George Washington Papers

Tobias Lear to Joseph Williams, 14 January 1792

Tobias Lear to Joseph Williams

Philada Jany 14th 1792.


I take the earliest opportunity, after receiving your letter of the 11th instant, to inform you of the President’s sentiments on the subject of it.1

I think I mentioned to you when I had the pleasure of seeing you in this place, that the President had, when on his tour to the southward, been prevailed upon by the strong sollicitations of Colonel Washington and several other Gentlemen of South Carolina, to promise that he would let his Spanish Jack be carried to that State for a time, if they should think proper to send for him. When I mentioned your application for one of the Jacks, the President informed me, that Colo. Washington had sent for the Spanish Jack, and that he was now on his way to South-Carolina. and added, that as one of the Jacks was already gone, he cou’d not by any means think of parting with the Knight of Malta for a season, as his dependance for Mules must now be placed on him; and that, as the young Jack had never yet been tried, it would be out of the question to rely upon him for the Services which might be expected—I therefore did not incline to let either of them go from Mount-Vernon, at least not for the ensuing season. The President more over observed, that he had no inclination to part with either of his Jacks, unless a very considerable price should be offered: conceiving that the benefits which might result from them to the Country at large could be diffused, without his dispossessing himself of their property.2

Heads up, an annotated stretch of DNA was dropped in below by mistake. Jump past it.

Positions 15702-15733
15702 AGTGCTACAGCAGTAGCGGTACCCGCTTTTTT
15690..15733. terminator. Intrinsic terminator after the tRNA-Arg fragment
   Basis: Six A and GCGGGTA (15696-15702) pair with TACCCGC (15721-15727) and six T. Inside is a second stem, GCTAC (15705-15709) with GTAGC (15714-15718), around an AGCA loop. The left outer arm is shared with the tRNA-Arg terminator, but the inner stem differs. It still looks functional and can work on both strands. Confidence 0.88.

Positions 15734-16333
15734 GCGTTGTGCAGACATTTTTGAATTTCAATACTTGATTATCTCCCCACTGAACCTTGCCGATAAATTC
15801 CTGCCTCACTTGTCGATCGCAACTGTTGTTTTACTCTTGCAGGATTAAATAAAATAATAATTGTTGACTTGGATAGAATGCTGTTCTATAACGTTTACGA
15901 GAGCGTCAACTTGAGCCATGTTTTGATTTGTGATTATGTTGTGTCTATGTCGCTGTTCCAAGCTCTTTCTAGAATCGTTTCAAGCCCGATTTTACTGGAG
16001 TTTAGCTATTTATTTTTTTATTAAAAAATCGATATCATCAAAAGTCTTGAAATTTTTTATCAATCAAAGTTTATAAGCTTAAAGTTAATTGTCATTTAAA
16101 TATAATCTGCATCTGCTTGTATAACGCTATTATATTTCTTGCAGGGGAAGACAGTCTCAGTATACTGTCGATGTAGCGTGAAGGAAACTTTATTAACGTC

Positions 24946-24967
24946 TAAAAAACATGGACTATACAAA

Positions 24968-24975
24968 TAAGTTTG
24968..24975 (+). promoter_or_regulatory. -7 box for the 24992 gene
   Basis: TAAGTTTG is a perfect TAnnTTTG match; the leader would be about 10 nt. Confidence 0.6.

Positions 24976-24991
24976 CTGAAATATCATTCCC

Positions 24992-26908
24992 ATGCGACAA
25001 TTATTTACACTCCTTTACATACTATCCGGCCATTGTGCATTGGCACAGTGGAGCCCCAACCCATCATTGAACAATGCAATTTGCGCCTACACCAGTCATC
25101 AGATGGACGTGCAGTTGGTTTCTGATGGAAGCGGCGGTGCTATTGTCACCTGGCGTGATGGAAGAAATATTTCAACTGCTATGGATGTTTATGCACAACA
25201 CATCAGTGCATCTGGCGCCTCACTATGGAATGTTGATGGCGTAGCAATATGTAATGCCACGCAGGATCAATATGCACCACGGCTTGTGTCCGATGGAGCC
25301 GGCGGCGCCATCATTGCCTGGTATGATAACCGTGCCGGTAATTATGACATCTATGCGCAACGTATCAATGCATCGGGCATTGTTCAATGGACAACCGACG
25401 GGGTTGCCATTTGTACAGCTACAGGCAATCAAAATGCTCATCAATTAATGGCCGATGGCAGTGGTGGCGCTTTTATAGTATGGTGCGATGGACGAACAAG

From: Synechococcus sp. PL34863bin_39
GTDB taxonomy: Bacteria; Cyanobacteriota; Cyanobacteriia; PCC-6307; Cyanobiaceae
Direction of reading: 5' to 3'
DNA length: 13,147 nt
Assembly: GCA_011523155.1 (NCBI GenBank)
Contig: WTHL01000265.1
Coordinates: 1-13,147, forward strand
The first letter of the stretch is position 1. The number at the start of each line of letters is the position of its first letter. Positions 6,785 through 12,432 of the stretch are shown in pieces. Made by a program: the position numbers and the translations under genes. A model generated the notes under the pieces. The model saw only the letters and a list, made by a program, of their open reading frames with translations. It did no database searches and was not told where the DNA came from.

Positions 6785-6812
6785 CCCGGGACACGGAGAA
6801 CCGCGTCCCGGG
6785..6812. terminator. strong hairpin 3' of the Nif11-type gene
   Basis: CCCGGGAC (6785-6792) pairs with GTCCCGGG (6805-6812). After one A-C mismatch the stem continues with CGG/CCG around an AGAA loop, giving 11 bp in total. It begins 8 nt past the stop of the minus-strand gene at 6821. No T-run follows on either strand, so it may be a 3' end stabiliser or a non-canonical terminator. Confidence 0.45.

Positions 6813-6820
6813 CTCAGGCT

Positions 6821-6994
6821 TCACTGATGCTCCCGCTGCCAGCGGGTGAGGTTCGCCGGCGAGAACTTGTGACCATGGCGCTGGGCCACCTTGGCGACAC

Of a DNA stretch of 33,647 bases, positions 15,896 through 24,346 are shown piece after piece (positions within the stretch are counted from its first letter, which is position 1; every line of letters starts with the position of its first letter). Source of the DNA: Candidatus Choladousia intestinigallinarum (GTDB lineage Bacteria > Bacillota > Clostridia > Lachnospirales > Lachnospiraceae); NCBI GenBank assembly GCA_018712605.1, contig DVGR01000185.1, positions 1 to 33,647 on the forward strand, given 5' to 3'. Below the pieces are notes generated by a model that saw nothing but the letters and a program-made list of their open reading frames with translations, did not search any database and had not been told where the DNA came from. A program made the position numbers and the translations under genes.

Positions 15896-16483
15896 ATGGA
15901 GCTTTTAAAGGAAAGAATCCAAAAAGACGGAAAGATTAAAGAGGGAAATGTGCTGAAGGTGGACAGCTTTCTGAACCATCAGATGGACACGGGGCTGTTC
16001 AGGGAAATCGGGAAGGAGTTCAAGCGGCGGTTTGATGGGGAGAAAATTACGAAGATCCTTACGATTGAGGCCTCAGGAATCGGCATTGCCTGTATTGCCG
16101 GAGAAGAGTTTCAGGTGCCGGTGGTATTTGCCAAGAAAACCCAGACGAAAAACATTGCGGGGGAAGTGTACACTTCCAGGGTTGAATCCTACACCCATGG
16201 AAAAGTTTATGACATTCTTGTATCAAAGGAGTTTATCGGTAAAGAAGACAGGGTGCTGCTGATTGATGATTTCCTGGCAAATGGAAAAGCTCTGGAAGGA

Had it been convenient for the President to have let you had one of his Jacks, he would only have done it for a stipulated sum for the season, to be paid in cash, as that would have been more agreeable to him (and perhaps equally as well for you) than to have received a certain proportion of what he might bring in. I am Sir, with great regard, your most obedt Servant,

Tobias Lear.


1No letter from Williams to either GW or Tobias Lear has been found.

2For GW’s blooded jackasses, see George Augustine Washington to GW, 16 July 1790, n.4. Royal Gift was sent to William Washington of Sandy Hill, Charleston County, S.C., but did not successfully stand at stud, possibly as a result of being driven too hard on the journey south (see GW to William Washington, 9 Feb. 1794). The “young Jack” at Mount Vernon was probably Royal Gift’s 3–year-old son, Compound (1788–1798). For other potential purchasers of GW’s jacks, see Tobias Lear to GW, 15 May 1791, n.6.

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